Every Australian state and territory will have its own challenges across the next decade, but McNamara says interstate colleagues are willing to share learnings and contribute to the national waste action policy.

She notes that there is national focus on boosting landfill levy consistency and examining how consistent approaches could be economically viable for infrastructure investments.

McNamara says collaboration is essential to providing a consistent service across Victoria.

“Certainly, what we identified in our report is that having a consistent service across Victoria in terms of the appearance of household bins and what materials go in them, allows service providers and the public sector to be more specific with requirements,” she says.

By processing materials from both Melbourne and local areas, regional Victoria can provide products, such as compost for agriculture, closer to end users, reducing transport costs and creating new jobs and services.

McNamara highlights that it won’t be possible to have every single recycling and household service the same, as residential complexes across regional and metro communities differ.

“What we can do is offer the same services such as food and garden waste collection. If we’re accepting the same materials it makes it easier to support the behavioural change needed to boost recycling and recovery,” she says.


According to Rose Read, National Waste and Recycling Industry Council (NWRIC) CEO, IV’s report and advice is comprehensive, but it comes very much from an infrastructure lens.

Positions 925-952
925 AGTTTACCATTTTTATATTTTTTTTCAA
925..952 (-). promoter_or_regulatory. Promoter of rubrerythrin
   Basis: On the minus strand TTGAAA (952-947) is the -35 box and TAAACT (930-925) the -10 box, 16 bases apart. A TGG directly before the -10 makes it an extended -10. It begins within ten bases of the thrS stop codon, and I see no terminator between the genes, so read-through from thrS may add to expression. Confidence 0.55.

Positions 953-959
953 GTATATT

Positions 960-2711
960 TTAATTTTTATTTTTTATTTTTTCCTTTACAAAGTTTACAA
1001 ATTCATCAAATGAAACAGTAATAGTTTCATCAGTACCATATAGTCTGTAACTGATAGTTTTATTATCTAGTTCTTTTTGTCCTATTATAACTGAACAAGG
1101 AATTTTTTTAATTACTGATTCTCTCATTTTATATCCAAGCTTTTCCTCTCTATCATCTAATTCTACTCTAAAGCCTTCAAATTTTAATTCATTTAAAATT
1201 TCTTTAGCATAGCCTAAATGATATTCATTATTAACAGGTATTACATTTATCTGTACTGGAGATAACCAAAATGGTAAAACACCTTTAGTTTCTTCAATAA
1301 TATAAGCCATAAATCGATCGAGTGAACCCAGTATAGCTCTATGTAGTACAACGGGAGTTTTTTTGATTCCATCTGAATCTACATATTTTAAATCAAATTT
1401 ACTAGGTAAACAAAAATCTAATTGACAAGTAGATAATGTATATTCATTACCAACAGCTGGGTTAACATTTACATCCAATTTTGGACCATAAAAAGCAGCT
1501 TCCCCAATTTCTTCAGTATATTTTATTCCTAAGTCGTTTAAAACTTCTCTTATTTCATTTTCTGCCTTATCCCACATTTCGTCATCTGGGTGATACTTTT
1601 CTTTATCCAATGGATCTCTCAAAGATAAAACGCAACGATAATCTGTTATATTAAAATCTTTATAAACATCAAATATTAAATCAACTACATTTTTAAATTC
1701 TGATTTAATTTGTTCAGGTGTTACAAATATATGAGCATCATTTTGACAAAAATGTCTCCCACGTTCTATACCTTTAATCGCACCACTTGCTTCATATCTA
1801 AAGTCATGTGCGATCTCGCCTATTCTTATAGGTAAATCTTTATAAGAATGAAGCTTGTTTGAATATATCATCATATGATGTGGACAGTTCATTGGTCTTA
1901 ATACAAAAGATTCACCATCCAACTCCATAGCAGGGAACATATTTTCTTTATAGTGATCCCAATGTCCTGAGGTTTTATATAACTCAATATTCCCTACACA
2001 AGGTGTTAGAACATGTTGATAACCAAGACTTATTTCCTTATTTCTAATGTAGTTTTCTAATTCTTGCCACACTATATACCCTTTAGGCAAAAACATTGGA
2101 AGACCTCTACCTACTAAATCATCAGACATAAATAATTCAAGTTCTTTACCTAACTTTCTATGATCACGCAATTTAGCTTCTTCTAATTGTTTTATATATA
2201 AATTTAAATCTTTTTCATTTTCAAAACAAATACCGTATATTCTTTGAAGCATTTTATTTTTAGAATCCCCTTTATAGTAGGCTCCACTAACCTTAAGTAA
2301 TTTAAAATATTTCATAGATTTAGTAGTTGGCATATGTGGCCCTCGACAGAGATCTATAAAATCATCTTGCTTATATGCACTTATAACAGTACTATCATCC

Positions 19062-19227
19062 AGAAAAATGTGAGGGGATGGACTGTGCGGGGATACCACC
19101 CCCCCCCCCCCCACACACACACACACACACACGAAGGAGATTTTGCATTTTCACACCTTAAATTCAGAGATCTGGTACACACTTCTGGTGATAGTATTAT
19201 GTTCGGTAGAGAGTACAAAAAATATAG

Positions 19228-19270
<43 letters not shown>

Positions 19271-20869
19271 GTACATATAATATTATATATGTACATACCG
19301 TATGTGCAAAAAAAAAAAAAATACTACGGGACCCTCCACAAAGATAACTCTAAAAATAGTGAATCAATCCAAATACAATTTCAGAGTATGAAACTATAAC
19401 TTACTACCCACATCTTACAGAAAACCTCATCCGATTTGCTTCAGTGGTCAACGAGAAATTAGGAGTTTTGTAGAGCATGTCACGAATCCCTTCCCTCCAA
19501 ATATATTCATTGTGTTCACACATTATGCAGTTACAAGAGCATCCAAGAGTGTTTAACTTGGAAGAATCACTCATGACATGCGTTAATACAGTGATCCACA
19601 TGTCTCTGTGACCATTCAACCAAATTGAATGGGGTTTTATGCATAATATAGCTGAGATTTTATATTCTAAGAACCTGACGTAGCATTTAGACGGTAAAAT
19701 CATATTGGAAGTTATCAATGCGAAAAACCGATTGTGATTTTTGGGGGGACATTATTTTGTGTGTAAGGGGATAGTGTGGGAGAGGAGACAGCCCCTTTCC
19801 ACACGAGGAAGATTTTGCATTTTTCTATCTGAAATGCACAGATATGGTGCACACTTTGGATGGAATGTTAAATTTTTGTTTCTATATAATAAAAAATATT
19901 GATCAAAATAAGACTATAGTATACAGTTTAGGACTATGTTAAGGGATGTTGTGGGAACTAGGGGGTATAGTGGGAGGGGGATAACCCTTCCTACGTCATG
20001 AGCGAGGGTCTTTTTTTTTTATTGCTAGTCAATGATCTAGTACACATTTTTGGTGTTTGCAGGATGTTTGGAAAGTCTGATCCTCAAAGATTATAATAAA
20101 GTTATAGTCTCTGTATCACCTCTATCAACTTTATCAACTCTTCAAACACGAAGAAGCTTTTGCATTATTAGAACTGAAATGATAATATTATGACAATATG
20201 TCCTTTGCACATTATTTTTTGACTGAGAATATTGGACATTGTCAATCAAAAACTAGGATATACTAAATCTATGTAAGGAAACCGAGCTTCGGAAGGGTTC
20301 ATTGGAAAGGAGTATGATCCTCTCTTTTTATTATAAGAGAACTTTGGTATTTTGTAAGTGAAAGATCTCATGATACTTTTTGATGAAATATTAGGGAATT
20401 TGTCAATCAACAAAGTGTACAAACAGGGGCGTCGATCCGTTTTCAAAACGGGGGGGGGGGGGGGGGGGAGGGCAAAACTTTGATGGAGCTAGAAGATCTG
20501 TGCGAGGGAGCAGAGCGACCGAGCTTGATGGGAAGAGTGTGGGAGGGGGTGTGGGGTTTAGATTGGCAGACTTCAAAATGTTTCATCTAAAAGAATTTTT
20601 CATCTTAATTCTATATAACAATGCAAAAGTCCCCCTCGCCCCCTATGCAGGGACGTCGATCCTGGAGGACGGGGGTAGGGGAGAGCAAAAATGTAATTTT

“Simply building better collection systems to clean up inputs and more processing infrastructure will not increase recovery rates. You also need to build markets at the same time to match demand with supply,” she says.

While NWRIC supports all of IV’s recommendations, Read says focus must be placed on strengthening markets for priority materials, cleaner inputs, greater recovery of energy from non-recyclable waste and better planning by strengthening the status of, and processes around, Victoria’s Recycling Infrastructure Plan.

The state government has listened to industry and learnt from recent challenges, as demonstrated by the Recycling Victoria program.

“This will fix many of the major systemic problems Victoria currently has, but to really drive and create a circular economy, it must look at waste as more than an essential service but also as an important resource industry,” Read says.

McNamara confirmed that the Victorian Government has been working on the next stage of infrastructure planning, which is setting the state up for post COVID-19 recovery and investment in a sustainable long-term future.

“There is an opportunity now for government and private waste agencies to begin piecing the puzzle together, by focusing on short term opportunity during this economic disruption,” she says.

“There clearly is an increased appetite from government agencies to partner with industry in order to get the best outcome,” McNamara says.

This has been seen in construction project specification in state infrastructure projects.

McNamara stresses the opportunity for the private and public sector to collaborate in ways they haven’t before, to develop cost-effective infrastructure and facilitate a stronger waste and recovery market in Victoria.

“Our work shows there is not one single approach to achieve these outcomes, all levels of government, business and households will need to work together if we are to realise the huge opportunity before us,” IV stated in the report.